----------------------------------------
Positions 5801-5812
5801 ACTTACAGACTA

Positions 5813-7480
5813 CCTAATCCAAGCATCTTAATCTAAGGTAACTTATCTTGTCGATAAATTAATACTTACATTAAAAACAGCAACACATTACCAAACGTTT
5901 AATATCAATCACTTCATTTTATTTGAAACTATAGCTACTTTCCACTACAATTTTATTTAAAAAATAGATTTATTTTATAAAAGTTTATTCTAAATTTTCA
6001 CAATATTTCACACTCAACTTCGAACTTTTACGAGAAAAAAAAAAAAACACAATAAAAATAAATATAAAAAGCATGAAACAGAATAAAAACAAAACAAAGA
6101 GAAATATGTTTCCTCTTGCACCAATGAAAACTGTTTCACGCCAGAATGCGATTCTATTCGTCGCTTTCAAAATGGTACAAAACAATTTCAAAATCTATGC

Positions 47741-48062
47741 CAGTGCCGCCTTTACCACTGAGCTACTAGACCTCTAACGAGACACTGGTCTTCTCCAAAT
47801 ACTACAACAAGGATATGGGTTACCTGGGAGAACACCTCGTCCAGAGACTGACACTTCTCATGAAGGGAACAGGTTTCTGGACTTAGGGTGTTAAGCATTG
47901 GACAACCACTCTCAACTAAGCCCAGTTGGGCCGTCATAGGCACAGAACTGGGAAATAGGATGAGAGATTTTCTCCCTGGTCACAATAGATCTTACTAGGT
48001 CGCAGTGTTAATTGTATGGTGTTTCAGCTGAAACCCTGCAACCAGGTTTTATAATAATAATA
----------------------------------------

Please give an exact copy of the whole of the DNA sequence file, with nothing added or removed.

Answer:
Positions 5801-5812
5801 ACTTACAGACTA

Positions 5813-7480
5813 CCTAATCCAAGCATCTTAATCTAAGGTAACTTATCTTGTCGATAAATTAATACTTACATTAAAAACAGCAACACATTACCAAACGTTT
5901 AATATCAATCACTTCATTTTATTTGAAACTATAGCTACTTTCCACTACAATTTTATTTAAAAAATAGATTTATTTTATAAAAGTTTATTCTAAATTTTCA
6001 CAATATTTCACACTCAACTTCGAACTTTTACGAGAAAAAAAAAAAAACACAATAAAAATAAATATAAAAAGCATGAAACAGAATAAAAACAAAACAAAGA
6101 GAAATATGTTTCCTCTTGCACCAATGAAAACTGTTTCACGCCAGAATGCGATTCTATTCGTCGCTTTCAAAATGGTACAAAACAATTTCAAAATCTATGC

Positions 47741-48062
47741 CAGTGCCGCCTTTACCACTGAGCTACTAGACCTCTAACGAGACACTGGTCTTCTCCAAAT
47801 ACTACAACAAGGATATGGGTTACCTGGGAGAACACCTCGTCCAGAGACTGACACTTCTCATGAAGGGAACAGGTTTCTGGACTTAGGGTGTTAAGCATTG
47901 GACAACCACTCTCAACTAAGCCCAGTTGGGCCGTCATAGGCACAGAACTGGGAAATAGGATGAGAGATTTTCTCCCTGGTCACAATAGATCTTACTAGGT
48001 CGCAGTGTTAATTGTATGGTGTTTCAGCTGAAACCCTGCAACCAGGTTTTATAATAATAATA